Monday, August 23, 2010

Bandera Chicken

This dish is kind of a partially deconstructed enchilada for the lazy Frau. Also freezes well so why not double the recipe, make two, and freeze one for later. You can easily modify the ratios here to produce a dish to suit your tastes. More chicken, more beans, vegetarian, etc.


1-2 C cooked, shredded/diced chicken(grill leftovers or deli rotisserie work great)

1 Can of evaporated milk 16 oz-ish

16-20 oz shredded cheese (cheddar, Colby, jack, etc)

2 cans diced green chilies

1 can of diced tomatoes with chilies (or Rotel) drained, with liquid reserved

1 can of beans, rinsed (we like black or red beans)-optional

8-12 corn tortillas

1 tsp cumin

½ tsp salt

Mix evaporated milk, 1 can chilies, and juice from the tomatoes in a bowl. Set aside.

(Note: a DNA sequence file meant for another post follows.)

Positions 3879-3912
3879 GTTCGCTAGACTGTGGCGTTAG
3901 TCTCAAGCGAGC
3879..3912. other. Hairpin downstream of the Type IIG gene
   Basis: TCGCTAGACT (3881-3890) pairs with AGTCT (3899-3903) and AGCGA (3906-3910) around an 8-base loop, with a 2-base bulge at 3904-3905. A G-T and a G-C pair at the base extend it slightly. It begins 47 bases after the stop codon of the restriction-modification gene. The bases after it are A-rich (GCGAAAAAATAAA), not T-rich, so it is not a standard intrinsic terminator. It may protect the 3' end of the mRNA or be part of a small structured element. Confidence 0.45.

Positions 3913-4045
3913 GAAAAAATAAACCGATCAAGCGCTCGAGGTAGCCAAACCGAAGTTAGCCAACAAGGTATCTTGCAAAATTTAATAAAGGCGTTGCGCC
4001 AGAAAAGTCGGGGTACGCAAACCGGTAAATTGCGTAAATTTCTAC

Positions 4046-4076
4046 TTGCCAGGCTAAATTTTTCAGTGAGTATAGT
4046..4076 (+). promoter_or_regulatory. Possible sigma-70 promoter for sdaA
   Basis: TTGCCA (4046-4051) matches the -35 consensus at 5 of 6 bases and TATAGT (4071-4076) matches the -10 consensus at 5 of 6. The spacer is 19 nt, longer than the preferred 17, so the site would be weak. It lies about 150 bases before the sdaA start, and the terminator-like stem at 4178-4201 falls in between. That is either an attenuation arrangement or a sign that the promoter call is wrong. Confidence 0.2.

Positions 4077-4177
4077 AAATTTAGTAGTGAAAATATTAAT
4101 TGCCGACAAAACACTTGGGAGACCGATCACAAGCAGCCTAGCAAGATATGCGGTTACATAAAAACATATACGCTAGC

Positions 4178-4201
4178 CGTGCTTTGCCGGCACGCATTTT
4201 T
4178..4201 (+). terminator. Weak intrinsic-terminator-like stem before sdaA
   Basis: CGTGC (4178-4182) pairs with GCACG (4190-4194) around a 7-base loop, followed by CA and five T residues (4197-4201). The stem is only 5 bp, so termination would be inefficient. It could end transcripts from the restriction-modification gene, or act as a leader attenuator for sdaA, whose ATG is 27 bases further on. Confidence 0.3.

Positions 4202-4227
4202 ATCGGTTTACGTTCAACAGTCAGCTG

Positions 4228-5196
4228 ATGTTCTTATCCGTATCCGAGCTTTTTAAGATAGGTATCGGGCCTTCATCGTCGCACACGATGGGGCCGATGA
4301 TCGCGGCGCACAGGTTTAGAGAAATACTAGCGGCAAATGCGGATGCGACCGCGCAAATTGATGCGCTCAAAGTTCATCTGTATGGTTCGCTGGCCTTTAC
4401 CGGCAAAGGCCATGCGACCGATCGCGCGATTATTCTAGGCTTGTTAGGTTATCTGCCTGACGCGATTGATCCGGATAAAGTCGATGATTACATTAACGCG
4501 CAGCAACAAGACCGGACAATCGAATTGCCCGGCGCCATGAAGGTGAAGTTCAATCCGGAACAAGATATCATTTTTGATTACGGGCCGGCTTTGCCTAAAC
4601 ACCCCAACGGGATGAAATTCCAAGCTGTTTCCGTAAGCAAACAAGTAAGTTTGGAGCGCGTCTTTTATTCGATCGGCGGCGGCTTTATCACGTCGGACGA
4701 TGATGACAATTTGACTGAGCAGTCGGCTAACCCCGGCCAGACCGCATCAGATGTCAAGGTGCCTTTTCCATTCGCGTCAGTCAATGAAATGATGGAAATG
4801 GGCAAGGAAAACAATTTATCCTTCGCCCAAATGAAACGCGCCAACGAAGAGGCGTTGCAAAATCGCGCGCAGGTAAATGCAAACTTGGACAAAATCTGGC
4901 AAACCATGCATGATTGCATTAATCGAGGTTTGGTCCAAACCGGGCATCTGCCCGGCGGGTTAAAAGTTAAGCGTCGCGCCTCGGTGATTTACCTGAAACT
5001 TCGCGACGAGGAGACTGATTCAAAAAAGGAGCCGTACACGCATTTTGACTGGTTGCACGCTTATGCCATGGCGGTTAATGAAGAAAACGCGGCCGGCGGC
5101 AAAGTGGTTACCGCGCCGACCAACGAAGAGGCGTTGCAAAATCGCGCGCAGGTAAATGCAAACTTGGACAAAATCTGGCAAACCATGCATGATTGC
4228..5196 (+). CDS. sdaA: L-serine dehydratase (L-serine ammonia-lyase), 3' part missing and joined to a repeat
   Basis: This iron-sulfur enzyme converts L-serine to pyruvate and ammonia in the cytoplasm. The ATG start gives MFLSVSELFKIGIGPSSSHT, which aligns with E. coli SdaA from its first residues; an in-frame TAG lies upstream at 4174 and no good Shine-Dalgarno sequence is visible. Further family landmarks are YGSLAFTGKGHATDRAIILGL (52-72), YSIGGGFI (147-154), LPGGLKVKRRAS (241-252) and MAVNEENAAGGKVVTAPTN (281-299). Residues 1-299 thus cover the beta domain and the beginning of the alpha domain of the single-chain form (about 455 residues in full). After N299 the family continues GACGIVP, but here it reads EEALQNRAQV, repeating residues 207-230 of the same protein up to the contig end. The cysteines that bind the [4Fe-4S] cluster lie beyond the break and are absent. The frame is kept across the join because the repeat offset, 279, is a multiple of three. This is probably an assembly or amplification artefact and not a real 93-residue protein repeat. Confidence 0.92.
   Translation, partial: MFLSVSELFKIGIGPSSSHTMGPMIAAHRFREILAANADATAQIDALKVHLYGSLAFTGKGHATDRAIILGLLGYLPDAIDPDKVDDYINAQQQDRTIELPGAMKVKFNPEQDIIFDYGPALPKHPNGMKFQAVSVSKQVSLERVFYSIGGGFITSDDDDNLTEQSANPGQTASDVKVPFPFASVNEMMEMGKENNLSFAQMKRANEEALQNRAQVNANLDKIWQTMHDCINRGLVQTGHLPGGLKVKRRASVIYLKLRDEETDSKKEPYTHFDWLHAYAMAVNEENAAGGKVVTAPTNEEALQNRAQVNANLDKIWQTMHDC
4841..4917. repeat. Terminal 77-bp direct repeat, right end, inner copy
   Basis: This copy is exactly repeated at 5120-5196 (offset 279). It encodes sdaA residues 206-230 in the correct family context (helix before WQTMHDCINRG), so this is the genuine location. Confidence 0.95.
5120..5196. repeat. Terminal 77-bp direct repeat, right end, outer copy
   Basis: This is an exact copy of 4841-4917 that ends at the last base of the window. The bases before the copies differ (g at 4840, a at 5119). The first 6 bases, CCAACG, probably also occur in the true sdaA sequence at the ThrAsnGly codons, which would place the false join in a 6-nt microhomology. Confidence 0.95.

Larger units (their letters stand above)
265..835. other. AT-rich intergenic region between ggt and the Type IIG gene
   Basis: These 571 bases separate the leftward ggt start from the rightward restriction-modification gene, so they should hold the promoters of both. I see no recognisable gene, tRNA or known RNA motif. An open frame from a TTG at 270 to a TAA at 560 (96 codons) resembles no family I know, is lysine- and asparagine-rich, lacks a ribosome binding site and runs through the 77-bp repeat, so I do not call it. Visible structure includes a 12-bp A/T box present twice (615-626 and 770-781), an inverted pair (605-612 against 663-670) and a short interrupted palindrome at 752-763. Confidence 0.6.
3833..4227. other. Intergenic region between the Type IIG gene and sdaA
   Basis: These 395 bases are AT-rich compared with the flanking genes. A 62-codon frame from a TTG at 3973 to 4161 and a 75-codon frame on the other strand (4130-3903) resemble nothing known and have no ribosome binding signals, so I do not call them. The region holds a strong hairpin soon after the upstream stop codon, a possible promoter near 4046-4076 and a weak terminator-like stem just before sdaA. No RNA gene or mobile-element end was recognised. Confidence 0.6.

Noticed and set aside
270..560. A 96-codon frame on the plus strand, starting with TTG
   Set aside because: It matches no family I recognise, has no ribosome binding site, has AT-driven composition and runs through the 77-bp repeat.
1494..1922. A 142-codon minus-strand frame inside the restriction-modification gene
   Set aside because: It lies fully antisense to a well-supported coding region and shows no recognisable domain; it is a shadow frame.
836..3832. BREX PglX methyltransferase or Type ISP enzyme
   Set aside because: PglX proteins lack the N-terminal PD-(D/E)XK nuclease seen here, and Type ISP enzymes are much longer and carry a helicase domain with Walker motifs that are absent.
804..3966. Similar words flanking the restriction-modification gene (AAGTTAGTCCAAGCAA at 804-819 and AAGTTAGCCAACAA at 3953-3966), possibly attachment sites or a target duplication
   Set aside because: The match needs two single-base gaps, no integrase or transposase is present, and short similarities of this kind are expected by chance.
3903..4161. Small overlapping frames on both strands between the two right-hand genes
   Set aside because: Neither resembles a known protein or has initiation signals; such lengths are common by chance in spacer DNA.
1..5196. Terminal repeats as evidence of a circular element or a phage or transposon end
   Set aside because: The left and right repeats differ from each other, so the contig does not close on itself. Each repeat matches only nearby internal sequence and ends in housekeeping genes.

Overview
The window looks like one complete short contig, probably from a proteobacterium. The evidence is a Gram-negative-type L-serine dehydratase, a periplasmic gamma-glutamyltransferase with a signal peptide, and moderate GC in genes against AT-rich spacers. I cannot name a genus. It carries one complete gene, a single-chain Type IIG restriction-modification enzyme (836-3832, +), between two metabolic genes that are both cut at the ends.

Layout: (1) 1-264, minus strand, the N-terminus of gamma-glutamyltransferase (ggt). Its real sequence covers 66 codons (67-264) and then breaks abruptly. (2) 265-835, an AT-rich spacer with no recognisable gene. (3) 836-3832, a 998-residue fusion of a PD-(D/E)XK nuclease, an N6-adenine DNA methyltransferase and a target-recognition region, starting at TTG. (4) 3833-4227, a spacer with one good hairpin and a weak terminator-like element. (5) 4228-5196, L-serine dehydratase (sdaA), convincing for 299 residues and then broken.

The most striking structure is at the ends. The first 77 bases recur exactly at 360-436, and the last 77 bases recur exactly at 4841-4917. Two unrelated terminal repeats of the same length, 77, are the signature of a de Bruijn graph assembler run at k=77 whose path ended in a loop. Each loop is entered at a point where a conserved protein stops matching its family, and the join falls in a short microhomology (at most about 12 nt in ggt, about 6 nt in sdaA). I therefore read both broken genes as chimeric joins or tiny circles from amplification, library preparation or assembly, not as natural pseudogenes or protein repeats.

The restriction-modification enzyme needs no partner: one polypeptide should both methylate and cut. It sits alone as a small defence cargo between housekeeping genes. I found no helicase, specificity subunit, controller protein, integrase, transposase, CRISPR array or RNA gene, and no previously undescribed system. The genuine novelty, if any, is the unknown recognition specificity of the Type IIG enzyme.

Preheat oven to 350. Coat the bottom & sides of a 9x13 casserole pan with your choice of cooking oil. Mix cumin, salt, and 1 can of green chilies into the chicken using fingers to ‘work it in.’ Tear corn tortillas into quarters. Layer tortillas, sprinkle 1/3 of meat mixture along with a smattering of tomatoes, cheese, and beans if desired. Work your way to the top of the casserole dish and top with your ‘sauce’ of evaporated milk, chilies, and tomato juice. Top with cheese and bake at 350 for 30 minutes or until sauce/cheese is brown & bubbly.

Tuesday, August 17, 2010

Tightwad Tuesdays: Saving Money By NOT Shopping at Walmart